What Healthcare Can Learn From… The Metaverse

The exact definition of the Metaverse keeps changing continuously. Metaverse isn’t there yet, but tech giants like Facebook, or Meta, Microsoft, Apple, and Google are pouring a lot of money into its development. The Metaverse is believed to represent an $800 billion market by 2024.

In fact, it can be compared to the Internet in the nineties of the last century. That was an information superhighway where information could be searched on various websites through a search engine. We had no idea then where the Internet would develop to where we are now with social media, web stores, and sites like Wikipedia and Flitsmeister. We may be in a similar position to the Metaverse right now.

Many experts consider the Metaverse to be a three-dimensional model of the Internet. A parallel universe, where you spend your digital life. A place where you see yourself as you want by a character created by you, a so-called avatar, who interacts with other avatars, shops, theaters, actually with the whole environment, just like in real life.

Metaverse and Second Life

A good comparison can be made with the virtual world of Second Life. Perhaps you can still remember this hype around this ‘game’ in 2007? A world where you can walk around with your personalized avatar and interact with other people and play games. You could buy a piece of land and build a house on it. You could then sell it back and exchange the money you made for real dollars. Multinationals like Coca-Cola, Nike and Philips even opened offices there.

Today, there are similar virtual worlds that have evolved much further. Roblox for example. From time to time you can also find me there with my avatar to play adventure games together with my children. So much fun sitting next to each other on the couch and suddenly seeing a classmate go online from their own home. Tens of millions of players around the world play the game every day and in the US more than half of all children under the age of 16 play this game. And there are more such platforms like Fortnite, World of Warcraft and Minecraft.

Connected virtual worlds

For the Metaverse, you would have to imagine a connection between all those virtual worlds. Where you go from one to another with the same avatar, wearing the same clothes and carrying the same virtual attributes that you bought with the cryptocurrencies that are accepted everywhere. Without physically changing places.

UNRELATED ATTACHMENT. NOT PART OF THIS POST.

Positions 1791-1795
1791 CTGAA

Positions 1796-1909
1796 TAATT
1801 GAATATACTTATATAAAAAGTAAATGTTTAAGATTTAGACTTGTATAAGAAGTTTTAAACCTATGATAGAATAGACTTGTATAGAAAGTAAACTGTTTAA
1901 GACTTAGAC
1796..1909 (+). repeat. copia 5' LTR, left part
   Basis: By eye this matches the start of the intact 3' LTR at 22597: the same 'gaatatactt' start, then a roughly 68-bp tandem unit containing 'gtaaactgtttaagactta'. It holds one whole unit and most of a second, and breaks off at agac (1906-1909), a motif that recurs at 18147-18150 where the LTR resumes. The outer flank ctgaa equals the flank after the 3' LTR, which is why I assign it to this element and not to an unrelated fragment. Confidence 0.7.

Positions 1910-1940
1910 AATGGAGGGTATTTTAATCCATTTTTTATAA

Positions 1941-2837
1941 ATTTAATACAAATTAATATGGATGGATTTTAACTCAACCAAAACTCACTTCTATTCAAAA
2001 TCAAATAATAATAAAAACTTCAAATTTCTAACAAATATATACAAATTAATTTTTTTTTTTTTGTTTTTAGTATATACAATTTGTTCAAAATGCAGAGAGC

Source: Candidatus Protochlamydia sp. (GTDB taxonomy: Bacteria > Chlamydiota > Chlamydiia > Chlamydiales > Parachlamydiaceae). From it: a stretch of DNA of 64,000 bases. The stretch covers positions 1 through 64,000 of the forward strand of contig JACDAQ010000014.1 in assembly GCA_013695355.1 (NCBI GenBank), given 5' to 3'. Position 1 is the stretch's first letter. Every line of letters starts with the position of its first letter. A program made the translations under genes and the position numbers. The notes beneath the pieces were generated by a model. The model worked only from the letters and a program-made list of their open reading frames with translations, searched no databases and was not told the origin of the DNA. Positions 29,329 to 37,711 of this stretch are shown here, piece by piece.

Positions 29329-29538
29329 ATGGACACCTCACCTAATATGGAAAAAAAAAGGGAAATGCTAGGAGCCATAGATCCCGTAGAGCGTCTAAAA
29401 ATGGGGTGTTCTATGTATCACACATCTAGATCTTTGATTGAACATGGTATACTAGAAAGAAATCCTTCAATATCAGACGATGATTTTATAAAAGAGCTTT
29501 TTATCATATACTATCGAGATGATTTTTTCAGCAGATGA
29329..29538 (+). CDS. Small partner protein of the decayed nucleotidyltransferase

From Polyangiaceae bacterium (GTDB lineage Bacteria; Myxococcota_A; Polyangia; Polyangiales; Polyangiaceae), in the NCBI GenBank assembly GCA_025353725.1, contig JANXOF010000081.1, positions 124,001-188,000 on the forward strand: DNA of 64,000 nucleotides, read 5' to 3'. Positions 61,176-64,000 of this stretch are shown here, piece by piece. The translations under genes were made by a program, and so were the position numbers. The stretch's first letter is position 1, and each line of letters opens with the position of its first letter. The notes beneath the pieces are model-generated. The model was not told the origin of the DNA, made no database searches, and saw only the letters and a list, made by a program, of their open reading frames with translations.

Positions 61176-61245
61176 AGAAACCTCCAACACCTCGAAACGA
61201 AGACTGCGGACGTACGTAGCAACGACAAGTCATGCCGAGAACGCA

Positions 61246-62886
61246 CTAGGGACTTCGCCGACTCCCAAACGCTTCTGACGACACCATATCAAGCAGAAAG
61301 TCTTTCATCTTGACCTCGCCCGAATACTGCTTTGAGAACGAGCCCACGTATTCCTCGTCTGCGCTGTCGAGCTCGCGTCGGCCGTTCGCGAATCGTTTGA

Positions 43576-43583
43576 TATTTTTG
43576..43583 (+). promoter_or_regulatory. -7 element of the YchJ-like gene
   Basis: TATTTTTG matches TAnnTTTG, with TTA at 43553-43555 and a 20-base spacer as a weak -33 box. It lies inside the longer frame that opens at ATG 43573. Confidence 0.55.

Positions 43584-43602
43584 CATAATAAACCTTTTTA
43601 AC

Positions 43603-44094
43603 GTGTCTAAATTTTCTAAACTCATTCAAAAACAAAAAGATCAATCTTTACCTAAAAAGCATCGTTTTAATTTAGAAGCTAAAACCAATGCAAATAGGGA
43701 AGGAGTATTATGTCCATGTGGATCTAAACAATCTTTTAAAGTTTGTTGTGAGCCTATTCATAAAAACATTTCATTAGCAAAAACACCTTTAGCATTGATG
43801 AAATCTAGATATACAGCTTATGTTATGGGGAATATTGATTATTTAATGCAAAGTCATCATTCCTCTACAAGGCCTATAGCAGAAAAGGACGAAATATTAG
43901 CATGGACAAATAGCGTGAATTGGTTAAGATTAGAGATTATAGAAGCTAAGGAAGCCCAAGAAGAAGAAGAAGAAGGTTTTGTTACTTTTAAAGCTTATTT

You can then meet other people there in a world that resembles the real world. New technologies like Virtual and Augmented Reality goggles help with that, which really makes you feel like you’re there with other people. And it goes beyond playing. Also, for example, going to a virtual concert together, like the concerts that are already taking place in Fortnite. And the first meeting tools in the Metaverse are now available, like Meta’s Horizon Workrooms, where everyone connects from their own workplace in the same virtual meeting room.

Useful for health care?

During the corona crisis, we started to do much more online. We have noticed that many things are possible, but also that knowing each other physically is really different. The Metaverse could make these differences much smaller or maybe even make them disappear. In other words: that meeting or going somewhere through the Metaverse is not inferior to going there physically.

Imagine what this lowering of the threshold can do to combat loneliness because someone who can’t leave their house can ‘really’ meet people! And as you know, there is ample scientific evidence of the negative effects of loneliness on mental and physical health.

Because there are virtual worlds in the Metaverse, possibilities arise that are not available in the physical world. For example, a care provider can quickly get to people’s “homes” without having to physically move. What about group treatments? Everyone can effortlessly come together for treatment. In theory, all of that could work very well.

Could this address the future problems of an aging population and increased demand for health care, on the one hand, and a shortage of health professionals, on the other? Time will tell, but let’s go into it with an open mind. Learn about the possibilities that come with the Metaverse and think actively. I believe that better working solutions for health care will only be found if we continue to look and think along with our substantive health care glasses!

Thanks to Bart Collet for thinking and his valuable input!

Also read articles by Bart Collet and Gabriëlle Speijer on the Metaverse and the health sector appearing in ICT&health 3 (June 17).

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